Monday, September 24, 2007

Kunstler: Shock & Awe


With gasoline prices still skulking in the neighborhood of $3-a-gallon, despite oil priced above $80-a-barrel, political and economic leaders can pretend a little while longer that things are okay on the real life American scene. But between the dollar tanking in response to the Federal Reserve's Easy-Money-for-Big-Players policy, and the start of the home-heating season, you can be sure we are headed up to the $4-a-gallon range for happy motoring fuel before New Years.

There is still broad disagreement among commentators as to whether we are headed into a wild inflation or a grim deflation, but the emerging pattern looks to me like a big ocean wave that gathers itself into a high cresting peak and then collapses under its own weight -- that is, a technical wild inflation resolving into the low slop of people unable to buy anything. However you cut it, and from whatever angle you look at it, the bottom line will be a steeply lower standard of living for most Americans.

Of course, the US government's official inflation index is worthless, since it doesn't factor in the two vital commodities that normal people can't live without: food and gasoline. But measured against meaningful indexes, there's no question that the dollar is rapidly hemorrhaging value. Last week, the dollar reached new lows against the Euro ($1.40+ to one), oil ventured past $82-a-barrel, and gold topped $740 an a troy ounce. Food commodity prices have also been soaring, with the price-per-bushel of wheat topping $8 -- meaning more expensive Hot Pockets for American microwave food junkies in the season ahead.

It appears that Fed Chairman Bernanke's interest rate cut was designed mostly to help bail out the big banks, which are in desperate need of cheap loan money to cover the losses that they are suffering from not being able to unload tons of worthless mortgage-backed-securities.

Secondarily, the Fed governors might hope that their lowered rates would soften the blow of re-sets on millions of adjustable-rate mortgages -- but mortgage rates have de-coupled from Fed rates, so that may just be whistling past the graveyard.

The next two months will see a much bigger wave of re-sets than months previous, and the re-setters themselves have to figure in some idea of real inflation if they don't intend to lose money on those contracts -- and whoever these parties are at the re-set end, after years of slicing, dicing, re-bundling and re-selling, they are not liable to be in a charity business of buying houses for people at a loss to themselves in interest rate differentials. So, bottom line again, those poor shlubs who signed "creative" mortgages are going to get re-set upward pretty steeply whatever the Federal Reserve does. The political fallout from folks getting tossed out of repossessed houses is sure to get worse.

There's also no guarantee that the Fed rate cuts will rescue any big banks, investment houses, or hedge funds. Sooner or later, to either meet redemptions or admit losses, they'll all have to roll out those mortgage-backed securities, CLOs, and other fraudulent items currently hiding in their books, and ask the world what they're worth paying for. The world will answer by wrinkling its collective noses at the odor emanating from these bundles of financial offal, and that will determine whether some of these outfits stay in business or sink into the mire of financial history.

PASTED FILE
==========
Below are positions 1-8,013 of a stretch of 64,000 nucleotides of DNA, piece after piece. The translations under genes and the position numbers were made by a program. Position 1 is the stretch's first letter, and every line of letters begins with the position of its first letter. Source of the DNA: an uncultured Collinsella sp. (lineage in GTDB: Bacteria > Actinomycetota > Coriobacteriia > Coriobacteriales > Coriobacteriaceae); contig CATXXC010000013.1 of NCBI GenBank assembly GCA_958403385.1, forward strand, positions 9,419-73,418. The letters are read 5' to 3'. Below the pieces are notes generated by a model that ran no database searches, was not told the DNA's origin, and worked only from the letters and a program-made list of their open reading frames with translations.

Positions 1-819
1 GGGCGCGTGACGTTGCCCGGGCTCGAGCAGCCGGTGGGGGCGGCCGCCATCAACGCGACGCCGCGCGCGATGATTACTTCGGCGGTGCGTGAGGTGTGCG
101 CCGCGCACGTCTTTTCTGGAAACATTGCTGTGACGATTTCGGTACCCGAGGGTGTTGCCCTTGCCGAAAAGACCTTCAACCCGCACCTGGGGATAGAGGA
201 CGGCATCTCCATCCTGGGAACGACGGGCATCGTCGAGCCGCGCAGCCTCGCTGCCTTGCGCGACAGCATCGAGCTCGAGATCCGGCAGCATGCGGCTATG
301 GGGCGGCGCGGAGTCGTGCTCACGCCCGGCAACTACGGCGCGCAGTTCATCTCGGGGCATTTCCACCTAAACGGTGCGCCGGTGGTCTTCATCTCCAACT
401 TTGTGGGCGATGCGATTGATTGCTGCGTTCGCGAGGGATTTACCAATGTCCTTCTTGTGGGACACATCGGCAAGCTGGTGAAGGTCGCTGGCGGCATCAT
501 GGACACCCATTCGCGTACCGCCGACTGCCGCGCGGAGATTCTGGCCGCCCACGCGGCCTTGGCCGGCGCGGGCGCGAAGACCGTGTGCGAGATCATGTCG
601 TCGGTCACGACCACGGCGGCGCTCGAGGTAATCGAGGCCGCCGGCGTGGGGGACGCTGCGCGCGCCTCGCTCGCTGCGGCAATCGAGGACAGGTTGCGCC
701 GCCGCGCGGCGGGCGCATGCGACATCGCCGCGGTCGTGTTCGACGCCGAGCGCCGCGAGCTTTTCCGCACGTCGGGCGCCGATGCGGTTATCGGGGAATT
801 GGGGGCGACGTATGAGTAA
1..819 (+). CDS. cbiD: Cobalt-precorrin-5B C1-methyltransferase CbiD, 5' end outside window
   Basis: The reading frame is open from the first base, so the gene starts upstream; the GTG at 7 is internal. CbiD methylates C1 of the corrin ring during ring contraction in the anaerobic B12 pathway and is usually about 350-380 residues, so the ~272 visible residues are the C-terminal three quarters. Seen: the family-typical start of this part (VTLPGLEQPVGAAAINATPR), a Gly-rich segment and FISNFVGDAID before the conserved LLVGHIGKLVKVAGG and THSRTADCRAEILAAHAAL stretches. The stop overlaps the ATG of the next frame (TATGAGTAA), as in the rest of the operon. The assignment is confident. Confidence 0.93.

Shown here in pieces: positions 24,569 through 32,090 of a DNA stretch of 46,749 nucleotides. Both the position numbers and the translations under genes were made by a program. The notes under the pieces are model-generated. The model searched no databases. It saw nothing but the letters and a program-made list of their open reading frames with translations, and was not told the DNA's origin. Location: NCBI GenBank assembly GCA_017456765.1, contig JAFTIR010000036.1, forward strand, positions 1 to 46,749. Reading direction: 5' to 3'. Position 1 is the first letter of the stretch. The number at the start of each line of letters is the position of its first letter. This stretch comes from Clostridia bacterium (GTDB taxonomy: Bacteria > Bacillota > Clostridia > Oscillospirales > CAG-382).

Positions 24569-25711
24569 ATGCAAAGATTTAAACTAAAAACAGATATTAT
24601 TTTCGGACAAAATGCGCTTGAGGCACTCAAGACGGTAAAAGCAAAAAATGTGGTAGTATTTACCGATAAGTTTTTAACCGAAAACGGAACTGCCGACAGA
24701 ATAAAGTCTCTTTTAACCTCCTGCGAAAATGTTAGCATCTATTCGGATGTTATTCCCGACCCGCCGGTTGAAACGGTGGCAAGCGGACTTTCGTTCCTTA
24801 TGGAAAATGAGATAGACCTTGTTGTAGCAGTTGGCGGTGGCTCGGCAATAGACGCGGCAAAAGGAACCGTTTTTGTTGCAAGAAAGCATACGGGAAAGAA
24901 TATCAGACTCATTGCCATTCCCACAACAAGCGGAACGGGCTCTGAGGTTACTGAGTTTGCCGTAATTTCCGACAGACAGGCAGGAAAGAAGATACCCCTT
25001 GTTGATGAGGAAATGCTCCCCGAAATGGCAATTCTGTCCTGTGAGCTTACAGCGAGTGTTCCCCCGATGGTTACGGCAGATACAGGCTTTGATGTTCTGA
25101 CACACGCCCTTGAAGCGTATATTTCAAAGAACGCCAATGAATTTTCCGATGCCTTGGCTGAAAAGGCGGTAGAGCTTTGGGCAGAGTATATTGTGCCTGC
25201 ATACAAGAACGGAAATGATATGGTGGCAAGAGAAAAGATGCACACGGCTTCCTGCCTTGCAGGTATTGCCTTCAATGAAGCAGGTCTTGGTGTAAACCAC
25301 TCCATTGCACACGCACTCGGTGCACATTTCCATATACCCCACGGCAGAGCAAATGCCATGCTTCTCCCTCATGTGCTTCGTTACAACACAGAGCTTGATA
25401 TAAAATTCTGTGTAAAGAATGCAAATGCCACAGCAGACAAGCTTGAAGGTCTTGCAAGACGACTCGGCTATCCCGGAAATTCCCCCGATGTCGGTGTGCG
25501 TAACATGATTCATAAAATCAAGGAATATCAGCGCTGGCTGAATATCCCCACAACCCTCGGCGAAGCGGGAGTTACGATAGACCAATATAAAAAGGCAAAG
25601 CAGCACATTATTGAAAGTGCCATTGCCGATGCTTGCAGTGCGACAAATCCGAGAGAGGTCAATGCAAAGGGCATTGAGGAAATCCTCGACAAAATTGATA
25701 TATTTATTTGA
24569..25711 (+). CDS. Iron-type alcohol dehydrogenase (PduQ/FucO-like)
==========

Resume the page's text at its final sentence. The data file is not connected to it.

... what happens as the oil export crisis gathers force and we begin to get supply-and-allocation disturbances. . . ? Or what happens when the US military starts competing with agri-business and commuters for oil? Or what happens geo-politically when the contest for dwindling oil supplies from the exporting nations begins to affect relations between the major importers, namely, China, the US, Japan, and Europe? Or what happens politically on the domestic scene as times get hard and the public looks for targets to direct their righteous wrath against?

What all this come's down to is the sense of a nation absolutely fooling itself that it can carry on in the way it is used to. I'm hardly an advocate of the US giving up and committing suicide. What I advocate is a broad recognition that reality is compelling us to change our behavior. Reality is trying to tell us that we can't run an economy based on nothing more than investment schemes without directing investment into activities that produce things of value. Reality is telling us to be very worried about living arrangements that can only function with copious imports of oil from people who are disgusted with us. Reality is telling us that we can't divert our food crops into making motor fuels without people becoming unable to afford either fuel or food. Reality is telling us to redirect our culture more toward things-we-do-with-other-people and less toward things-we-do-with-new-things. Reality is telling us to shift from avoidance behavior and denial to engaging with reality in order to lead lives that are consistent with reality.

The next several weeks are liable to be a time of great stress as these realities become increasingly undeniable. I imagine the public chatter will become increasingly delusional as the wave crests. When it it finally comes, the shock of recognition that we are a bankrupt nation will present itself at first as a great silence. The public's collective jaw will fall open, but no sound will come out. That will be the true moment of shock and awe.

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